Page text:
For seven seasons, HBO’s “Veep” brilliantly skewered politics and politicians. It was, arguably, one of the greatest TV satires ever.
And its creator, Armando Iannucci, has returned to HBO to create more satire. “Avenue 5” (Sunday, 8 p.m.) is an outlandish, over-the-top, voyage-gone-wrong aboard an outer-space luxury liner several decades in the future. It takes aim at … well, I’m not altogether sure what it’s aiming at.
The show is set 40 years from now, when interplanetary tourism is the equivalent of taking a cruise today. The glamorous new ship Avenue 5 sets out with 5,000 passengers and 1,500 crew on what’s supposed to be an eight-week tour around Saturn, but things go terribly wrong. And the crew — commanded by befuddled Capt. Ryan Clark (Hugh Laurie) — doesn’t have a clue how to fix things.
And we’re talking serious problems. Like — a few people die.
Adding to the idiocy is billionaire Herman Judd (Josh Gad), a moron who owns the company that owns the ship. Every idea he has is stupid; it’s up to his assistant, Iris Kimura (Suzy Nakamura), to try to rein him in.
We’re introduced to a foul-mouthed, no-nonsense ship’s engineer (Lenora Crichlow); a self-centered cruise director (Zach Woods); and the frustrated chief of mission control (Nikki Amuka-Bird) back on Earth.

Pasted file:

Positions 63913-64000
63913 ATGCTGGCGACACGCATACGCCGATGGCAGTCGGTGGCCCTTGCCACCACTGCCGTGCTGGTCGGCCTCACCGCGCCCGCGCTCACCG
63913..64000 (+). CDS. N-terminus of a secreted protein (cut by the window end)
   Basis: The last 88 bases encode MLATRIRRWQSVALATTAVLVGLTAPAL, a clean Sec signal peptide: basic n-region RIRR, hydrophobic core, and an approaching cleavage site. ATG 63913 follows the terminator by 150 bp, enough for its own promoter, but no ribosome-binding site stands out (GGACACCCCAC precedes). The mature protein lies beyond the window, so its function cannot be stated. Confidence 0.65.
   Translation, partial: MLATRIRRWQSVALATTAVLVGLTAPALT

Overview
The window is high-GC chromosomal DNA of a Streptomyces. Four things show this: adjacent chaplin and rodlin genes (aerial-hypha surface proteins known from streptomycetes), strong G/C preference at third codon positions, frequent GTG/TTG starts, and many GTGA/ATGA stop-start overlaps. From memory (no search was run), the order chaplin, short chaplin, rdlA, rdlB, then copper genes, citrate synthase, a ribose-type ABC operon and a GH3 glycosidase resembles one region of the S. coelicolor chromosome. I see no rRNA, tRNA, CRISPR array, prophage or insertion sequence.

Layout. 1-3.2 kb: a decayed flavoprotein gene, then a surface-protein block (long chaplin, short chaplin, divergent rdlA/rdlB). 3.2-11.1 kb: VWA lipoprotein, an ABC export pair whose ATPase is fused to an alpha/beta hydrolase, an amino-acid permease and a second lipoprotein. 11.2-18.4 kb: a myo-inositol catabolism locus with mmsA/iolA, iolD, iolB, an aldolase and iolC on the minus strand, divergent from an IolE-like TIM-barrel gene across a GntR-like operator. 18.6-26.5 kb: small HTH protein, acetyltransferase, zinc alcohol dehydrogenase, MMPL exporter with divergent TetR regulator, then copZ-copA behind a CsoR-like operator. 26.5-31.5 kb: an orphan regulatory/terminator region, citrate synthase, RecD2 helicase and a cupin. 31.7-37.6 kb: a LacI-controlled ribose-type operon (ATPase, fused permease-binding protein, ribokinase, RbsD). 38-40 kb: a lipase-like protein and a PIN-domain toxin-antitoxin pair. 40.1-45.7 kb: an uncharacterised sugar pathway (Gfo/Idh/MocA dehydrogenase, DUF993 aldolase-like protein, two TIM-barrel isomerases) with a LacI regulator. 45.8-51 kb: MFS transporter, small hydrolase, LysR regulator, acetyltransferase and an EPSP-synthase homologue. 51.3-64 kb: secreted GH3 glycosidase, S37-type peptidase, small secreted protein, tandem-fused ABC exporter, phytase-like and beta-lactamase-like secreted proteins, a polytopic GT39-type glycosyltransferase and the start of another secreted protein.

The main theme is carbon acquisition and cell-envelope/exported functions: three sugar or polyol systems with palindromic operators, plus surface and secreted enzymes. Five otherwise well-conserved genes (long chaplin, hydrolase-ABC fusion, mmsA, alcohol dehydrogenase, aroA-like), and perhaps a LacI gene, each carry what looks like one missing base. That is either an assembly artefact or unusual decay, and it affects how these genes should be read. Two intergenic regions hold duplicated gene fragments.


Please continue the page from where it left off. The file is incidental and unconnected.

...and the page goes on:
And we meet a few of the passengers, including a toxic couple (Jessica St. Clair and Kyle Bornheimer); a woman (Rebecca Front) who appoints herself spokesperson for the passengers; and a retired astronaut (Ethan Phillips) prone to embellishing his accomplishments.
Iannucci came up with all of this because, as he sees it, “There’s an air of uncertainty and unpredictability and anger and anxiety and a sense of foreboding doom about the climate and nobody’s really doing anything about it” in the world today. “And just that sense of the madness of crowds, really, populism and how crowds can take on a life of their own. So I just wanted to tap into that.
“But I also love sci-fi.”
I’ve seen four episodes of the show and I’m not sure what Iannucci was talking about. And, while there’s a lot of science-fictiony stuff in “Avenue 5,” it’s not really a science fiction show. It’s sort of a workplace comedy, sort of a social commentary.
As Iannucci struggled to describe his own show, he pointed to an “unspoken character” — the 5,000 passengers “who kind of take on a personality of their own as the season progresses.” And the gradual realization by crew members and owners “that there are 5,000 people around you who could rip you apart if the real news got out about what’s really the state of things on board.”
We do find out, but no spoilers here.
Should you watch “Avenue 5”? If I based a recommendation on just the first couple of episodes, I’d tell you not to bother. Having seen four, I’m somewhat more optimistic — again, no spoilers — but I have no way of knowing if subsequent episodes will be worth watching. (That’s pretty much the way TV criticism works.)
The only other thing I can tell you is that “Veep” didn’t really get good until its second season. Just sayin’ ...